Screening protocol ensures service members get TBI care | DOD, VA adopt sleep disorder treatment guidelines | CO might have poisoned thousands on military bases
February 26, 2020
AMSUS SmartBrief
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Most of the 110 service members diagnosed with mild traumatic brain injury or concussion-like symptoms sustained in the Al Asad Air Base attack have returned to active duty, but 25 were transported to the US for more treatment, according to a DOD news release. The blast triggered mandatory TBI screening under the Military Acute Concussion Evaluation 2 protocol, and "and every single person that we've identified is getting the treatment that they need," said Air Force Brig. Gen. Paul Friedrichs, Joint Staff Surgeon.
Full Story: Military online (2/25) 
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Military Health System
The DOD and VA have adopted new guidelines for treating chronic insomnia and obstructive sleep apnea in what team leader Vincent Mysliwiec says is "a major step ... in recognizing the importance of appropriately diagnosing and treating sleep disorders in these unique populations." Mysliwiec, a retired Army colonel, led the multidisciplinary team that developed the guidelines and is lead author of a synopsis published in Annals of Internal Medicine.
Full Story: San Antonio Express-News (tiered subscription model) (2/24) 
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Veterans Health Administration
The West Palm Beach VA Medical Center recently opened the General Domiciliary Residential Program, where eligible veterans can receive treatment for substance use disorders, post-traumatic stress disorder and similar conditions. The facility is the first targeted mental health facility of its kind in South Florida where veterans can receive both treatment and peer support.
Full Story: WPTV-TV (West Palm Beach, Fla.) (2/20) 
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National Health Care
Six patients with COVID-19 are in quarantine at Lackland Air Force Base in Texas, one is quarantined at Naval Base Ventura County, Calif., and 198 patients are being housed at March Air Reserve Base in California. Other bases designated as possible COVID-19 quarantine sites are the 168th Regiment, Regional Training Institute in Fort Carson, Colo.; Travis Air Force Base, Calif.; and Marine Corps Air Station Miramar, Calif.
Full Story: AL (Alabama) (2/25),  Los Angeles Times (tiered subscription model) (2/25) 
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Health and Medical Research
Researchers from the University of Utah Health and the VA Salt Lake City Health Care system developed an artificial intelligence-based wearable sensor that can remotely detect changes in patients with heart failure. The adhesive sensor patch, which uses patients' electrocardiogram and movement data, had a sensitivity between 76% and 88% and a specificity of 85% in predicting hospitalization risk, and the prediction occurred 10.4 days before patients were readmitted to the hospital.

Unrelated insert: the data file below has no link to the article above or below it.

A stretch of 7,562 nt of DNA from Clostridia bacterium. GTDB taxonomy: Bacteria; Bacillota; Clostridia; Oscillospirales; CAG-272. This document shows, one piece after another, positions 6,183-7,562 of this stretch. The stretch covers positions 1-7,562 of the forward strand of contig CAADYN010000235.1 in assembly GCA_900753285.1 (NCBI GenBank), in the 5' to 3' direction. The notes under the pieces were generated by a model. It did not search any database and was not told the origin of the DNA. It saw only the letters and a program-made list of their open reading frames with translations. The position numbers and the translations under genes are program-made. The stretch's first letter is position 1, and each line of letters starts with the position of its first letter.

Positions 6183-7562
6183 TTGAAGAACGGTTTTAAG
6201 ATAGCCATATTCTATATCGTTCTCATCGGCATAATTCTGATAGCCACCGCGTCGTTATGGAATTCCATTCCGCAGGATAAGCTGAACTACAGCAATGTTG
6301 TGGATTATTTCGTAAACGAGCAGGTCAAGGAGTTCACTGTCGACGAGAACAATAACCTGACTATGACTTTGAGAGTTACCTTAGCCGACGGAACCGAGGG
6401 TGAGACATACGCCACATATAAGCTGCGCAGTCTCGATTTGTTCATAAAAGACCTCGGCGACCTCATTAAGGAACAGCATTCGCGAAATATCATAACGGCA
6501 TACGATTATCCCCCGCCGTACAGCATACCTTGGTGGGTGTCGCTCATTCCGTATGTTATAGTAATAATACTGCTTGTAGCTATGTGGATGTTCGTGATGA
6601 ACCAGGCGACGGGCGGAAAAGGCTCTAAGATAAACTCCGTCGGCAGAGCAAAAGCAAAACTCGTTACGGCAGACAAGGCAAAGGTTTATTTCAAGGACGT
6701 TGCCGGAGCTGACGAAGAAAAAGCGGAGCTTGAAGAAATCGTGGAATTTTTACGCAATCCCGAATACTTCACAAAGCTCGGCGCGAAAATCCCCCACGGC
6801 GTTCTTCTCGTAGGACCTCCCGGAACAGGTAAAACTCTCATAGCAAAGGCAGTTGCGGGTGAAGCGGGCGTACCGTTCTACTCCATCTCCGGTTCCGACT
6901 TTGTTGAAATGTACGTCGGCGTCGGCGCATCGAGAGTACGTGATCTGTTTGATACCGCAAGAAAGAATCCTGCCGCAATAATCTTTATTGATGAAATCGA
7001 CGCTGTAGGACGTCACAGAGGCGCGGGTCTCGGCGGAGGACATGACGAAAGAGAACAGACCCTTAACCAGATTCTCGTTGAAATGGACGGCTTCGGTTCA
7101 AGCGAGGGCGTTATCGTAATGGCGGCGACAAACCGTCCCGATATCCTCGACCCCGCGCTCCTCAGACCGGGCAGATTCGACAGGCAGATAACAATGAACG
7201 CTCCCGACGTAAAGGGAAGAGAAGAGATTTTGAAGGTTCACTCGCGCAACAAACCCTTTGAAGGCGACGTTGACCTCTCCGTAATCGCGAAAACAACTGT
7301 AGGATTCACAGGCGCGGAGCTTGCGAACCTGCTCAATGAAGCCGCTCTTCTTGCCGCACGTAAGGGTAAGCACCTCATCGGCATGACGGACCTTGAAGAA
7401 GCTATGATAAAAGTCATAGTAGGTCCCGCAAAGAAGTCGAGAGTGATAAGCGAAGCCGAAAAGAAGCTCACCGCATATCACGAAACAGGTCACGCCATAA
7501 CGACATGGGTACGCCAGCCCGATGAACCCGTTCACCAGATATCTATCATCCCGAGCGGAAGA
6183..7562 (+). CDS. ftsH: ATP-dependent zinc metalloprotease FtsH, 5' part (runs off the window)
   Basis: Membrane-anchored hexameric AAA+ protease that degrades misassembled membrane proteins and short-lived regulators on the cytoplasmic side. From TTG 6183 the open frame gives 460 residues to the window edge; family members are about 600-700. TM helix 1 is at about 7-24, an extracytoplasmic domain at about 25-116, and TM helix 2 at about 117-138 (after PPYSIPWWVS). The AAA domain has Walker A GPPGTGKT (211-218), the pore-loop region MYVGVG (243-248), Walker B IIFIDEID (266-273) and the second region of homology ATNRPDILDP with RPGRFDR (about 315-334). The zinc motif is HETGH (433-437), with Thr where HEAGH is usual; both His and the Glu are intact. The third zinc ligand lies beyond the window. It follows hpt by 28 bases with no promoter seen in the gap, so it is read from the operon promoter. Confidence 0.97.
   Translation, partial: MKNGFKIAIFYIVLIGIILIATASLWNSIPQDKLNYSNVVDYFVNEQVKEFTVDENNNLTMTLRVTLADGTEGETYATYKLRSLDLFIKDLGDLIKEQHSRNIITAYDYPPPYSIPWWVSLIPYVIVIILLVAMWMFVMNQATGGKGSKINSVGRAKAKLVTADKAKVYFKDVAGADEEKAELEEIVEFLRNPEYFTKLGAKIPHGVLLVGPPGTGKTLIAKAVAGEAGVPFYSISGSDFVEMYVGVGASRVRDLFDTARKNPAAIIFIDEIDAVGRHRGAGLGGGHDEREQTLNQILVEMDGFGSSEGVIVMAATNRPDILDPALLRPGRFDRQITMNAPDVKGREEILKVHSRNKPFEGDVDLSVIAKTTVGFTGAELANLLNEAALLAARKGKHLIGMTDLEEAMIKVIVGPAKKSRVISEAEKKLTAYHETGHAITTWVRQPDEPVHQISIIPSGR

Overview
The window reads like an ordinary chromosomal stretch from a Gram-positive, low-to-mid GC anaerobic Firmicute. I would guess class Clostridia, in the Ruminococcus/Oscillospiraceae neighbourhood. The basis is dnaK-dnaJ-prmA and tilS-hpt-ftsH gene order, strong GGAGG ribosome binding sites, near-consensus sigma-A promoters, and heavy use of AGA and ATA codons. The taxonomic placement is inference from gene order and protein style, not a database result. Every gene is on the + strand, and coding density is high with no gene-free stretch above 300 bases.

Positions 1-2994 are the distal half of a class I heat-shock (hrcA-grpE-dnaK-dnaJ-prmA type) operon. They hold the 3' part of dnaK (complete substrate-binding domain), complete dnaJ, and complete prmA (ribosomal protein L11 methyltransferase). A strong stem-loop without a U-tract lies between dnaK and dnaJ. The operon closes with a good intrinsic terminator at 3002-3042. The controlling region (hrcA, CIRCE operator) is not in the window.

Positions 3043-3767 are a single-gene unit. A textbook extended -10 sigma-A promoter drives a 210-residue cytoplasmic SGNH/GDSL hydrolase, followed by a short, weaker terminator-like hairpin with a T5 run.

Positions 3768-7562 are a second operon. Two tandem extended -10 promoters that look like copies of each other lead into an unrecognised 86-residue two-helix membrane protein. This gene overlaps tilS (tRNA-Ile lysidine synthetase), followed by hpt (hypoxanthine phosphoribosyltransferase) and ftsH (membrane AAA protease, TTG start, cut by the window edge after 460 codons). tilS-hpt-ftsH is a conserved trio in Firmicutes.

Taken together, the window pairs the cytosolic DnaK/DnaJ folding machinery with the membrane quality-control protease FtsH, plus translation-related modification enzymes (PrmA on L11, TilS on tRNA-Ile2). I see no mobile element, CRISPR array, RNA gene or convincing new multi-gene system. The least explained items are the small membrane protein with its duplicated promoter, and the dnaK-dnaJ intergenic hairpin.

Full Story: Verdict Medical Devices (UK) (2/25) 
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Reps. Elaine Luria, D-Va., and Adam Kinzinger, R-Ill., have introduced a bill calling for a study on whether military pilots have a higher cancer risk. The Military Pilot Cancer Incidence Study Act would also look into cockpit radiation and other toxic exposure that may explain the spike in cancer rates among military pilots, and make certain cancer screenings mandatory.
Full Story: McClatchy Washington Bureau (2/20) 
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The full-day AMSUS Regional Seminar on March 3 has sold out. There is no onsite registration/walk-in available. Featured speakers from the MRDC Combat Casualty Care Research team, other prolonged field care leaders, JHU Applied Physics Lab, and other experts in PFC science and technology will address gaps in knowledge by highlighting current and future science & technology needs relevant to PFC, and discuss current best PFC practices and areas of innovation. Due to overwhelming response, AMSUS is in discussions to offer this seminar again, details TBA. Learn more about this regional seminar and its supporters.
On April 30 and May 1, the "UNC/AMSUS May Day Trauma Conference" will be held at The William and Ida Friday Center in Chapel Hill, N.C. May Day is a two-day conference designed to meet the educational needs of the healthcare team--civilian and military--across the continuum of trauma care, and also features vendor exhibition and poster presentations. Attendee and vendor registration will be available soon. Register today!
Interested in attending, exhibiting or presenting? Contact or
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I don't have a feeling of inferiority. Never had. I'm as good as anybody, but no better.
Katherine Johnson,
mathematician, NASA scientist, Presidential Medal of Freedom recipient
February is Black History Month
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